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If it's just corruption of your Windows installation from, say, a virus, power loss at a weird moment, or a bad controller/driver for your hard disk, you're fine using a separate partition for your recovery data. Many (maybe most) new computers you buy come this way out of the box now. However, hard disk failure is one of the biggest reasons to have this ...


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Your non-os partitions will remain unaffected except in the case of your actual drive itself suffering a catastrophic failure either by failure/malfunction of the hardware or as the result of malicious attack. If you have a dual/multiple OS setup, of which windows should always be on the first partition to avoid "aggravation", you other OS will be ...


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This was the case for drives partioned with MBR (Master Boot Record). Modern PC's come with drives partioned in GPT (GUID Partition Table), which has a limit of 128 partitions. You can find more information about the differences here.


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Well, init cannot really know all by itself which files a given service needs, so "this service uses /var" dependencies still need to be declared somewhere anyway. Of course, that ought to be done by the developers & packagers, not by you. For example, the aforementioned systemd-random-seed.service already has all the necessary dependencies: $ ...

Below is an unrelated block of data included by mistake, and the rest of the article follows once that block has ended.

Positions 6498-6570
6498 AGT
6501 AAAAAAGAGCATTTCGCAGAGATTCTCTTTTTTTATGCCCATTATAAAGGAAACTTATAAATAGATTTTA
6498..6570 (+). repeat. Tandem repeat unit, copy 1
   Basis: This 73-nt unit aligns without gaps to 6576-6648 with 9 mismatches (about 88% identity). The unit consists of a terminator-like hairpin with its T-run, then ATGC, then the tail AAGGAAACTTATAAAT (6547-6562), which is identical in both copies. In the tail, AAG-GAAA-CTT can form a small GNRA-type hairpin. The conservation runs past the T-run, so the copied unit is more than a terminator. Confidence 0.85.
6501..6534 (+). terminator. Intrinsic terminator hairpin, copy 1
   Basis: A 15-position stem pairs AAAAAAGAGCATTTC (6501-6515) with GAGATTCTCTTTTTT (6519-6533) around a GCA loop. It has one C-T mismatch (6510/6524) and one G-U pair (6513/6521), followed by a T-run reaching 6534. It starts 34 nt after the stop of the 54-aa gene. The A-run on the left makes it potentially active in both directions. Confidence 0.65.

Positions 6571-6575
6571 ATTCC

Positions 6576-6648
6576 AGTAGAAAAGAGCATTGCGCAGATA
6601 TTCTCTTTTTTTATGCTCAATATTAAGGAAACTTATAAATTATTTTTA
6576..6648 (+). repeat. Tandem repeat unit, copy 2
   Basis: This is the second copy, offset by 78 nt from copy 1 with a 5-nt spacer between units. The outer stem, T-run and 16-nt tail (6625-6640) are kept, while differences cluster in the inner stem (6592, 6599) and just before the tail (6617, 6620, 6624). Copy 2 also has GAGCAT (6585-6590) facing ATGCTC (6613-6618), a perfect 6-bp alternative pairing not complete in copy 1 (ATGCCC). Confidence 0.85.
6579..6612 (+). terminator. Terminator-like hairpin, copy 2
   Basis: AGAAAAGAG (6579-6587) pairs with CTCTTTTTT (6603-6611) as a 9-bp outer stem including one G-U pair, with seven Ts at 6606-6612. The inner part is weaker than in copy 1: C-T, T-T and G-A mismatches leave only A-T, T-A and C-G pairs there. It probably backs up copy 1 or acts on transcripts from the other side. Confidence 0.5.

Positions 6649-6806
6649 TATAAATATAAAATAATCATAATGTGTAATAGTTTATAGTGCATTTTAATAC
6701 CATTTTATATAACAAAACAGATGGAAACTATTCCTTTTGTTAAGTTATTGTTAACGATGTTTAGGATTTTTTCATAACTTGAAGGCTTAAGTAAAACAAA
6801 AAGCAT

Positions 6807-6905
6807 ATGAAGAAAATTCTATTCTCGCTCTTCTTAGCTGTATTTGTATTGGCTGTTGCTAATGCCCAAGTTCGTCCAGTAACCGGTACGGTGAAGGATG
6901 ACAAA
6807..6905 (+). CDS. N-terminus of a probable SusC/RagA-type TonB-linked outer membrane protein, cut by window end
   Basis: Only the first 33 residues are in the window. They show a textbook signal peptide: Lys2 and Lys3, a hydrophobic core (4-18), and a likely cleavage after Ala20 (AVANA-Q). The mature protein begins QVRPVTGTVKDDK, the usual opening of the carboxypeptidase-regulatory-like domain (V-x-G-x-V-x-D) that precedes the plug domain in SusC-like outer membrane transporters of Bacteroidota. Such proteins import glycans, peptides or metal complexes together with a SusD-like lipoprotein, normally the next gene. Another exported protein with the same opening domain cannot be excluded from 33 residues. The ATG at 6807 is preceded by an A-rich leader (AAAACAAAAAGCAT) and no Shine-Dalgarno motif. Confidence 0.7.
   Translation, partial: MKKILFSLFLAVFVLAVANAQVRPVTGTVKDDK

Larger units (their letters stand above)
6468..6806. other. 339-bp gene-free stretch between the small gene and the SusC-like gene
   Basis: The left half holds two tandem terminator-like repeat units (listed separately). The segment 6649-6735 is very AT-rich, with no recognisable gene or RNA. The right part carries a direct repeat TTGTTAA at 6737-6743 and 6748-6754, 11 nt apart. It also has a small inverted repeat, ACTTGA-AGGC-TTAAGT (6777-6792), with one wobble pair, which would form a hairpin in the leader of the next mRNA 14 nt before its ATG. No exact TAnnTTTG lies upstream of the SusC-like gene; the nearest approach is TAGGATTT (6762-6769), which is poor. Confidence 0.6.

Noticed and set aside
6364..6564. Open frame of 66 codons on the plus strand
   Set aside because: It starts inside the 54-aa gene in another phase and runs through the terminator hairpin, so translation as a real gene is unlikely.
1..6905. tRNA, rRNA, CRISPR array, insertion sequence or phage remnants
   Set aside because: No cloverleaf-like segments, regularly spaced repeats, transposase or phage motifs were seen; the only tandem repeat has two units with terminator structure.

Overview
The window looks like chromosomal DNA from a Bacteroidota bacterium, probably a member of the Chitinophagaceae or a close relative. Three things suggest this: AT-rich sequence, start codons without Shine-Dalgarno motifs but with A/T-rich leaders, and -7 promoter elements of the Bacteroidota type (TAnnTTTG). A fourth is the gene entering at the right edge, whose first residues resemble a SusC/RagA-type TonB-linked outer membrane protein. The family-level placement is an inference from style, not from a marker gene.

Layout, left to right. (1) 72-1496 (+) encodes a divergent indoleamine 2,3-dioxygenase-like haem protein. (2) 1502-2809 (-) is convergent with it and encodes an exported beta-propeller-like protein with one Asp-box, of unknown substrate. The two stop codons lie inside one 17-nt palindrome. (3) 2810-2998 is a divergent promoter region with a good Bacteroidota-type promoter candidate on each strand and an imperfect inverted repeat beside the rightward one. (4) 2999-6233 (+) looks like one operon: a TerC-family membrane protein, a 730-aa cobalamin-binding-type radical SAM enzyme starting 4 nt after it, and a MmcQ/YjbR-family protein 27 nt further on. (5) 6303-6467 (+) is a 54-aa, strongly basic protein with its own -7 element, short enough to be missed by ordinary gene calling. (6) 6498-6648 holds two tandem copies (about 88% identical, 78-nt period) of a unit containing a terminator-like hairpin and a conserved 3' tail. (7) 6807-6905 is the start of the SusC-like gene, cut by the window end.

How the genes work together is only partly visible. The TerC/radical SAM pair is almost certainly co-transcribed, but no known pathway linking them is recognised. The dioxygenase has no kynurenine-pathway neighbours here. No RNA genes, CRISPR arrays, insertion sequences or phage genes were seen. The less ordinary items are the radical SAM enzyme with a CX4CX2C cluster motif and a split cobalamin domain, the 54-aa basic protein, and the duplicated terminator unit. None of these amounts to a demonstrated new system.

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It is purely personal choice. If the partition fills up and you need to install or update software then you may need to resize the partition. Be careful, however, as resizing a partition can lead to data loss. For convenience it is much easier to use a single partition spanning the entire disk - so you don't have to worry about moving/resizing partitions, ...


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If you were able to add an SSD format and mount it the RAID should be no problem. Root access might be required once to mount, and assign permission to the RAID, but not after that. A hardware RAID 5 or 6 will run circles around a software RAID because the RAID card has its own memory and CPU and your CPU does none of the work. Use a ,raid lingo, stripe ...